Actually, I was a little surprised to see any mentions of Frye on HU at all. I had seen one of their contributors dismiss Frye as "old-fashioned"-- albeit on a forum, not on HU itself. Thus I thought it unlikely that any of HU's pundits would display an interest in the late Canadian myth-critic-- if only because his synoptic orientation, relating to seeing all literature as part of a vast pattern, would mean little in terms of HU's vaunted ideological aims.
Frye did get mentioned, albeit in passing, in Chris Gavaler's THE PHYSICS OF FICTION. After I read this essay, I googled Frye's name alongside that of HU, and saw a handful of essays that cited Frye, though none did so in a more substantive manner than Gavaler's piece. While I'm still surprised that the HU crew is even aware of Frye, the paucity of substantive writing suggests that he's merely a name to conjure with for these essayists, not someone that they trouble to research with the same intensity that they pursue the tortuous tautologies of Marx and Freud.
Gavaler's primary reference to Frye appears only because Frye is quoted by a critic with whom Gavaler disagrees:
Rothman resurrects Northrop Frye to fill the vacuum left by the collapsing genre system, but the Frye model’s four-part structure (novel, romance, anatomy, confession) is more likely to spread chaos (“novel” is a kind of novel?).
Now, I myself expressed some ambivalence about Rothman's citation, to wit:
As for Rothman, I see where he’s going with the invocation of Frye, but the four forms Rothman cites are not especially relevant to current literature. However, in the ANATOMY Frye also elucidated four *mythoi”– which he termed the romance, the comedy, the tragedy, and the irony– that are far more applicable.
For instance, some critics might say that WATCHMEN is good because it skewers the traditions of the adventure-oriented superhero narrative, which in Fryean terms would be “romance.” But that view is simplistic. WATCHMEN is a good work within its own mythos, that of the “irony,” whose nature is to satirize and downgrade all forms of human experience, not just types of disreputable pop-fiction. If adventure-oriented superheroes are good, they are either good or bad according to the romantic parameters they follow– but not because they don’t have enough satirical shit in them.
So I can give Gavaler a pass regarding his ambivalence on the "novel category" thing, since I myself don't think it's currently useful. However, later Gavaler once again assails Frye on his supposed lack of consistency:
Literary fiction is another problematic term. It traditionally denotes narrative realism, fiction that appears to take place here on Earth, but it’s also been used as shorthand for works of artistic worth. With the second half of the definition provisionally struck, we’re left with realism. Its solar center is mimesis, the mirror that works of literature are held against to test their ability to reflect our world. Northrop Frye declared mimesis one of the two defining poles of literature, though he had trouble naming its opposite. Frye located romance—a category that includes romance as well as all other popular genres (and so another conceptual strike against the Frye model)—in the idealized world, so Harlequin romances are part fantasy too (real guys just aren’t that gorgeous and wonderful).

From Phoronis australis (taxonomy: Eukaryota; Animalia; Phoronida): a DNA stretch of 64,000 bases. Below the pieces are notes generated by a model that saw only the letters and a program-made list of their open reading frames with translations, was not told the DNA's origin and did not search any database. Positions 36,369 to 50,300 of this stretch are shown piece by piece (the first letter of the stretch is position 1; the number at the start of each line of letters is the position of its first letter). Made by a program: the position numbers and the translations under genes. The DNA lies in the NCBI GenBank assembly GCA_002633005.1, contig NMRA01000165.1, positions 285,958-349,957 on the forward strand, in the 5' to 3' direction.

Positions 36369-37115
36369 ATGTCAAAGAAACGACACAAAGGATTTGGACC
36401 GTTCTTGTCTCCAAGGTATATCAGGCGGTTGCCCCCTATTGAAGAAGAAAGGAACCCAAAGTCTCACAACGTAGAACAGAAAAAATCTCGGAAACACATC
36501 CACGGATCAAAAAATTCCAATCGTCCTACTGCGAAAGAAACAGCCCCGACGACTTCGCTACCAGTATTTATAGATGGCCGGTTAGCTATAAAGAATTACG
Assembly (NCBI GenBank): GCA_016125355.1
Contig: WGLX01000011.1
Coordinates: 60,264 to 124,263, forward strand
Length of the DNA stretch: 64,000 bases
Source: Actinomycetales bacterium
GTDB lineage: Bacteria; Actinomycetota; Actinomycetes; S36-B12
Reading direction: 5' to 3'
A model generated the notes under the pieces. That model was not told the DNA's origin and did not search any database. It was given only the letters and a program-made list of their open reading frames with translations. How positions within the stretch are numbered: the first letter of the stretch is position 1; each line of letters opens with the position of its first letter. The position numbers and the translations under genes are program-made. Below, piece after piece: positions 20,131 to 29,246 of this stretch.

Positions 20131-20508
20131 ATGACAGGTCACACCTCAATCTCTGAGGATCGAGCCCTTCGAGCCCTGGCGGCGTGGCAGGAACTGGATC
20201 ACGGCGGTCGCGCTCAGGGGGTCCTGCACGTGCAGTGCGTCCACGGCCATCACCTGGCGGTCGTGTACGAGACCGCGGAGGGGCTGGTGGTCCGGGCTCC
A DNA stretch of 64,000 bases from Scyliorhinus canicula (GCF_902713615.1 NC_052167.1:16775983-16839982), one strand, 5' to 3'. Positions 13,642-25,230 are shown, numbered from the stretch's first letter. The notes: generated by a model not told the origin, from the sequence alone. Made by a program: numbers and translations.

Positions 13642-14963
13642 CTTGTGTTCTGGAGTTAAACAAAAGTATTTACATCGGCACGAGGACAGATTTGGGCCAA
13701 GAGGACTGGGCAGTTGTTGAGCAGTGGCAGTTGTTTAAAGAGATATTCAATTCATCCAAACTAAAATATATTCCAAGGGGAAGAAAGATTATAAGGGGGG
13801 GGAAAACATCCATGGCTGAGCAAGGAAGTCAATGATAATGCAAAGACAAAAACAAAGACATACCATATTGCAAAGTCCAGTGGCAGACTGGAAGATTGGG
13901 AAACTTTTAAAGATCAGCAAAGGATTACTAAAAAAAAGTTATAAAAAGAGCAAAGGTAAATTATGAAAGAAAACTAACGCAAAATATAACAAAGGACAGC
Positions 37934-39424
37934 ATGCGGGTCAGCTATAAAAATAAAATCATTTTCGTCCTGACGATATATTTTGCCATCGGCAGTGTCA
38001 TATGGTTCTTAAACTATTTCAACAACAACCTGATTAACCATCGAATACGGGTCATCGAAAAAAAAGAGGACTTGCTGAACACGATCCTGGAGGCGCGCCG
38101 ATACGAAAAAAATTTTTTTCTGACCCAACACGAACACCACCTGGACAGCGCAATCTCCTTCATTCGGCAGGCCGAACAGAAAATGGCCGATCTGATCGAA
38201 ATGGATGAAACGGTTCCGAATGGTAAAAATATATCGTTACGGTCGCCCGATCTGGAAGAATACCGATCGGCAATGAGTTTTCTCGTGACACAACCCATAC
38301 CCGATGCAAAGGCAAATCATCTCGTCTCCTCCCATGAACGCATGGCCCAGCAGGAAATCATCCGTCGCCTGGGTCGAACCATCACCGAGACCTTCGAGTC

In my own adaptation of Frye, I foreswore his term "romance" in favor of "adventure," in part because currently the word "romance" does have this modern connotation. However, I pointed out that Gavaler had falsified Frye's supposed "trouble" in naming the literary mode opposed to verisimilitude. I commented:
[The center’s] more like a binary star, and the people facing the other “sun” are the ones who like Borges more than Trollope.
I don’t think Frye had any difficulty naming the opposite of mimetic realism. In the ANATOMY he contrasts “versimilitude”– which is the reigning principle of the mimetic– with “myth.” And I quote:
“Our survey of fictional modes has also shown us that the mimetic tendency itself, the tendency to verisimilitude and accuracy of description, is one of two poles of literature. At the other pole is something that seems to be connected both with Aristotle’s word mythos and with the usual meaning of myth. That is, it is a tendency to tell a story which is in origin a story about characters who can do anything, and only gradually becomes attracted toward a tendency to tell a plausible or credible story.”
There have been defenders of “literary myth” in the humanities long before Frye, such as Andrew Lang. Their voices just weren’t as loud– hence, Gavaler’s description of modern criticism as being totally oriented upon verisimilitude/ mimeticism.Interested parties may check out Gavaler's response for themselves, but I found it superficial at best. I suggest that Gavaler dismissed Frye's image of a spectrum with two opposed modes because he's thoroughly in love with his "mimetic solar center" image, and Frye's continuum simply doesn't allow for such centrality.
Gavaler's confidence in the centrality of "the mimetic" extends to describing a experiment that supposedly demonstrates the pre-eminence of the mimetic mode. I won't spend any time describing it-- again, interested parties can check it out for themselves-- but I view it as a stunningly useless pseudo-experiment, one which doesn't even begin to answer my implied question, "If mimeticism is so on top of it all, how did Jose Luis Borges become a Literary Light?"
No big changes here, so no surprise that everything at HU stays the same.